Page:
The Usual Suspects

The oil and gas industry are among the heaviest lobbyists, since Democrats have targeted them for  preferential tax breaks which include deductions that lower taxes on refiners and decrease the cost of oil and gas exploration:

Stephen Comstock, director of tax and accounting policy at the American Petroleum Institute, a trade group, said some energy executives are worried that tax reform could end up being “political.” He said industry representatives are urging that tax measures be based on good policy.

Translation: the industry has been heavily dependent on government handouts.Hedge funds and private-equity companies are fighting a new tax provision on “enterprise value,” which would require fund managers who sell a business to pay taxes according to their personal tax rate, often the top-end rate of 39.6% rather than at the capital gains tax rate of 20% or less.

Licking Their Chops

In general, a scramble for favor is likely seen as a net positive by influential large corporations. As Jess Peterson, vice president of the U.S. Cattlemen’s Association, put it:

Tax reform is coming up, so now is the time. What an opportunity!

Another response:

Now is the time to do this because everything is potentially on the table with tax reform,” he said. “We’re going to keep pushing, so if an opportunity arises we’re right there to take advantage of it.

What To Expect?

Obviously, given the depth of influence of the largest corporations, the balance of the benefits can be expected to go to corporations rather than the average citizen.

The Hopeful Side: Economists say that what’s needed to effect a strong recovery are major government spending, including investment in infrastructure, and the development of an energy policy that favors the technologies of the future over rapidly depleting fossil fuels.  On the hopeful side, to the extent that this can be encouraged through tax reform, the groundwork for strong future economic performance will be laid down. If a meaningful compromise is reached, additional revenues that can stimulate the economy can be gained from scaling back expensive and needless tax breaks for corporations and the wealthy investor class.

The Pessimistic Side:  However, so far, the President has been rather unsuccessful in getting sufficient revenues and investment in stimulus to get a consumer-driven economy solidly back on it’s feet. The recently passed “fiscal cliff” deal,  according to the Congressional Budget Office’s figures, resulted in a meager 3-to-2 ratio of spending cuts to tax hikes over 10 years, consisting of tax increases of about $600 billion, versus spending cuts of about $900 billion. Moreover, the Administration’s proposed budget calls for an additional $2.50 of spending cuts for every $1 of tax increases – prior to compromise.

These headwinds are already strong, with the past 40 years favoring the scaling back of the kind of investment that nurtures a consumerist economy led by a strong middle class. But now that the largest corporations have grown more influential than ever, and have a once-in-a-lifetime opportunity to increase their share of the pie at the expense of the average American worker, expect the pressure on Washington to be more intense than we might reasonably imagine.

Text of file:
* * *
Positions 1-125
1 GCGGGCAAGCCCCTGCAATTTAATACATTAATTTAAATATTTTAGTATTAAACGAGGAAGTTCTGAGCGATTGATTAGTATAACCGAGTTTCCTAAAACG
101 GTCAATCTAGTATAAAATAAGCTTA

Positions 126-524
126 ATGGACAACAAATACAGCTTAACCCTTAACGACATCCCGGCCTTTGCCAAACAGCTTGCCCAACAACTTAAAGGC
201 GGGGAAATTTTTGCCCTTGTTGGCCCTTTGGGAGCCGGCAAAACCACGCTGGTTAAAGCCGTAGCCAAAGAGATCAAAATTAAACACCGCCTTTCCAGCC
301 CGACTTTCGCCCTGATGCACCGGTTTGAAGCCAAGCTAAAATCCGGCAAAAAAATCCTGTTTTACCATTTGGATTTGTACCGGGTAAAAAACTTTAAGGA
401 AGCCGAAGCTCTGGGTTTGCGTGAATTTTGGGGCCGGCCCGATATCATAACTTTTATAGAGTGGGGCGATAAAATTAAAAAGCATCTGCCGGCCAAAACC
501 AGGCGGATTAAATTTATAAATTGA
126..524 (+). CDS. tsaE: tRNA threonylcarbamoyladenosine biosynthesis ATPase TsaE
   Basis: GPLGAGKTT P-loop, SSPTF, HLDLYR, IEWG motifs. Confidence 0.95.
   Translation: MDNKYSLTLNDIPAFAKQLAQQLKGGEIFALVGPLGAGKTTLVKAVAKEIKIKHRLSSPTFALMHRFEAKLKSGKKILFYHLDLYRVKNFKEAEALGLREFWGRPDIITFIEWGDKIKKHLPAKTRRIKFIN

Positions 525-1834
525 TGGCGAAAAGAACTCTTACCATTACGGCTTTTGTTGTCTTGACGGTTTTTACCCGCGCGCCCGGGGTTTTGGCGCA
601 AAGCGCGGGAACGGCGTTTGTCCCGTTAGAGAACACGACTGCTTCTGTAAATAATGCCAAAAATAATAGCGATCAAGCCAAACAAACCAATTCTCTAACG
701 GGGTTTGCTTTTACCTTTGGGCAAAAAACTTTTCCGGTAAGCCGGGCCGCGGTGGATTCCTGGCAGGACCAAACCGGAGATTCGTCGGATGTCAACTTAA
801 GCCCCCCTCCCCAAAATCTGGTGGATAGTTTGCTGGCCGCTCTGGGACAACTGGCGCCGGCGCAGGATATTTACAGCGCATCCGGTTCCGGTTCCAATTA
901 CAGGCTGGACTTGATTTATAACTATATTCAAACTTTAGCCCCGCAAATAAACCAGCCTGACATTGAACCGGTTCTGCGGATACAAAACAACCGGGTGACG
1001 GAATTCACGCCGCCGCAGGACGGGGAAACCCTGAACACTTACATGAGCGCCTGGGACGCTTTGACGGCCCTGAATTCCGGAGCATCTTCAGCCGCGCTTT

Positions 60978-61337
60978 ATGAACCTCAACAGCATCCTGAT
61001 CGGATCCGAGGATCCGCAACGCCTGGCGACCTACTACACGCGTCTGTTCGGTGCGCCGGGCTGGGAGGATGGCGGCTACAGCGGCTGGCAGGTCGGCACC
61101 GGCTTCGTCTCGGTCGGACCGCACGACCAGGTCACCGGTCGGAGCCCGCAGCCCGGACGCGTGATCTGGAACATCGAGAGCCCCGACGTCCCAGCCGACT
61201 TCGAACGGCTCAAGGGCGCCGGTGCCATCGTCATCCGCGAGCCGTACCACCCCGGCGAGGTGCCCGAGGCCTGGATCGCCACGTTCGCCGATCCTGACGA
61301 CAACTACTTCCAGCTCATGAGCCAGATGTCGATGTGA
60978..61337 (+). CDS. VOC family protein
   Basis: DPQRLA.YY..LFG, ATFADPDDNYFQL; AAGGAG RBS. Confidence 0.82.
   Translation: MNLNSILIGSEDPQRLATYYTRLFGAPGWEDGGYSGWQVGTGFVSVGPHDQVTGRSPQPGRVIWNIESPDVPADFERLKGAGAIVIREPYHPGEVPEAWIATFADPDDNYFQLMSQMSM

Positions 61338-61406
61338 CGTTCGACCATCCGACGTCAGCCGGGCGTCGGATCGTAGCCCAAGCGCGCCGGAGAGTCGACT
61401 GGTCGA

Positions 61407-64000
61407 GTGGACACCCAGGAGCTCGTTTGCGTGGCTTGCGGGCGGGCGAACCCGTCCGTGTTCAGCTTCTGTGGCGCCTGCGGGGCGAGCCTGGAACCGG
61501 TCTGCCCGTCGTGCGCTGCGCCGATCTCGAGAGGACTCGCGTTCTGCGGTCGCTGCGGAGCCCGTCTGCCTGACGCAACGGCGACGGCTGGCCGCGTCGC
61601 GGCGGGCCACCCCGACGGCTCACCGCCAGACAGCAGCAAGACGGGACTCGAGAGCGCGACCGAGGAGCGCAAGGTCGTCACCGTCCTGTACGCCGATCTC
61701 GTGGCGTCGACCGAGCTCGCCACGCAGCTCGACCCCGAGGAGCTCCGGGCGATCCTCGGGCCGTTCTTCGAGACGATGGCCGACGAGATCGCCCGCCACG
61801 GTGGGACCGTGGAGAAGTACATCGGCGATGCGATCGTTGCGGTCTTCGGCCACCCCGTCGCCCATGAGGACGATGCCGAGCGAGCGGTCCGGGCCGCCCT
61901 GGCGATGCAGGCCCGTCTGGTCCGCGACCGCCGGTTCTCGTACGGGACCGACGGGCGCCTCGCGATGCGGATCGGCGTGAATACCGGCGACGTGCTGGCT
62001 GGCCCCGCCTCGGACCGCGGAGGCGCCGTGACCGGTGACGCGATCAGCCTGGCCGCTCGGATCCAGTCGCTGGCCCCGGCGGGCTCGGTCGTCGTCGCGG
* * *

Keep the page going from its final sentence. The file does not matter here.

Actor, writer, lawyer, and commentator on political and economic issues, and son of economist and writer Herbert Stein, who worked at the White House under President Nixon, Ben Stein attained early success as a speechwriter for American presidents Richard Nixon and Gerald Ford. He is a public speaker on a wide range of economic and social issues.


March 1, 2013. A date which will live in infamy.

The people and nation of the United States were slowly and deliberately attacked by the partisanship, ideological rigidity and lack of courage of the top levels of the government of this nation.

Government run for the people with care, devotion and love of country went off the rails.

Over the question of how much to cut spending and how much to raise taxes, both totally legitimate subjects for debate, we are going off the map of the known world and into a “Twilight Zone” of sequester never-never land.

We are playing hazardous games with defense, with the economic recovery, with the guiding of airplanes into airports, with the education of our children.

In the midst of a highly tentative and slow recovery from a terrible recession, we are threatening to throw tens of thousands, maybe hundreds of thousands into the unemployment lines.

 I get the points on both sides: The Democrats want the rich to pay more tax, and I completely agree. The rich should pay more and the middle class should have some skin in the game, too.

The Republicans say we are drowning in debt and have to cut spending on entitlements somewhere. And both points of view are ideologically pure, but totally unrealistic approaches to the real world.

The real world is not about absolutes. This is America, not the Third Reich. We govern by compromise.

The goal here is not perfect ideological nirvana. It is the dirty, gritty business of compromise. Anything less at this point is a betrayal of those who have given their all for this country.

This nonsense about the budget has gone on way too long. It is exhausting and maddening. We have a government acting like rival grade school gangs on a playground.

As the great Mick Jagger so aptly said, “The game to play is compromise solution.”

Or take someone much greater. Abraham Lincoln said long ago that America was “the last best hope of Earth.” Let’s get way, way back from the brink and show that Lincoln was right again. Mick, too.

Senators, Congressmen and women, Mister President, get back to Washington D.C., and get to work. Compromise. Work like you love America.

And get it done.